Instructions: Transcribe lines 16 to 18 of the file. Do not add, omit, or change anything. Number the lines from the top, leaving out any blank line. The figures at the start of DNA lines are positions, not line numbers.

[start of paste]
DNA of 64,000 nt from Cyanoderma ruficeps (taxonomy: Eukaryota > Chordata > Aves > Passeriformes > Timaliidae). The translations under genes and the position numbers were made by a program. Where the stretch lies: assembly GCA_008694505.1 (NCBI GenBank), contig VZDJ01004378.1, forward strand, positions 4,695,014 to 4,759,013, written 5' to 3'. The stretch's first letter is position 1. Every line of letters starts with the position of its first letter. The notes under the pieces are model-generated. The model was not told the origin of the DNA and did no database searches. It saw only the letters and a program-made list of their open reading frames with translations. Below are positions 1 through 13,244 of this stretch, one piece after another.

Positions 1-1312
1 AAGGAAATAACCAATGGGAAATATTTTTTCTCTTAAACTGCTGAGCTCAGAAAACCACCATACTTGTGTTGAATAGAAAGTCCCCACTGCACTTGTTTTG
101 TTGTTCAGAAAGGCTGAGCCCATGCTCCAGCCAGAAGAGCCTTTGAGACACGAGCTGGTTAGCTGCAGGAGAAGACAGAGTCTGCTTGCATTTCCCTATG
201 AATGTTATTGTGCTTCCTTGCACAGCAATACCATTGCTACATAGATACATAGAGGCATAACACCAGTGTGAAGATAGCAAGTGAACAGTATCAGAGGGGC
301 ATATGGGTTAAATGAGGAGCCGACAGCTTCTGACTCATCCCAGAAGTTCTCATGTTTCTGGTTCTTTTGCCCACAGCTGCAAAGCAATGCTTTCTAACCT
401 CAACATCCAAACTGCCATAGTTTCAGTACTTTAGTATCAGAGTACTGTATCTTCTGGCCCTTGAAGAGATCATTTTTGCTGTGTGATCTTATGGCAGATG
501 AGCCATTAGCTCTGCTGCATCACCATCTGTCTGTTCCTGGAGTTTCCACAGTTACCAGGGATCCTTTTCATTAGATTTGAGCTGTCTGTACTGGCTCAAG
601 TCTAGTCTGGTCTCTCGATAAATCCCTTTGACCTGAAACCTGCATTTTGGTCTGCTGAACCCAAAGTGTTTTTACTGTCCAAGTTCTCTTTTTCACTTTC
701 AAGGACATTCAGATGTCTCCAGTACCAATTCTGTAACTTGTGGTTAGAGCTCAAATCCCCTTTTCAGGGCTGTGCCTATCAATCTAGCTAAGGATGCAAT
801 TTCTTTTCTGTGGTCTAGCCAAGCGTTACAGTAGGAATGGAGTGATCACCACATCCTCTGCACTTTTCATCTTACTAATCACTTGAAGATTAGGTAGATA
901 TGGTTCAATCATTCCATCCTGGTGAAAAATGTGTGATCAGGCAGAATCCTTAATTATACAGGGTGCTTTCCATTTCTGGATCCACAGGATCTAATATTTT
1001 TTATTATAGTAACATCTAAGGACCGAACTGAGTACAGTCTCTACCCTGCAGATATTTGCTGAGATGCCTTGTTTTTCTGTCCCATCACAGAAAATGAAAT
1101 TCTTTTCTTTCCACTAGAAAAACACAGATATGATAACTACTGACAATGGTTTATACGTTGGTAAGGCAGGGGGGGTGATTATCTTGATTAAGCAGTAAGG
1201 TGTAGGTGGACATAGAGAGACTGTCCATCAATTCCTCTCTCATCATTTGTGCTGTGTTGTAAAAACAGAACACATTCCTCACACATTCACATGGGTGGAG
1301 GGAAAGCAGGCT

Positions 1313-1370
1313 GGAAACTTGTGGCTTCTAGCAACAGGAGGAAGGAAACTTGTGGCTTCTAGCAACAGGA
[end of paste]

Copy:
1301 GGAAAGCAGGCT

Positions 1313-1370
1313 GGAAACTTGTGGCTTCTAGCAACAGGAGGAAGGAAACTTGTGGCTTCTAGCAACAGGA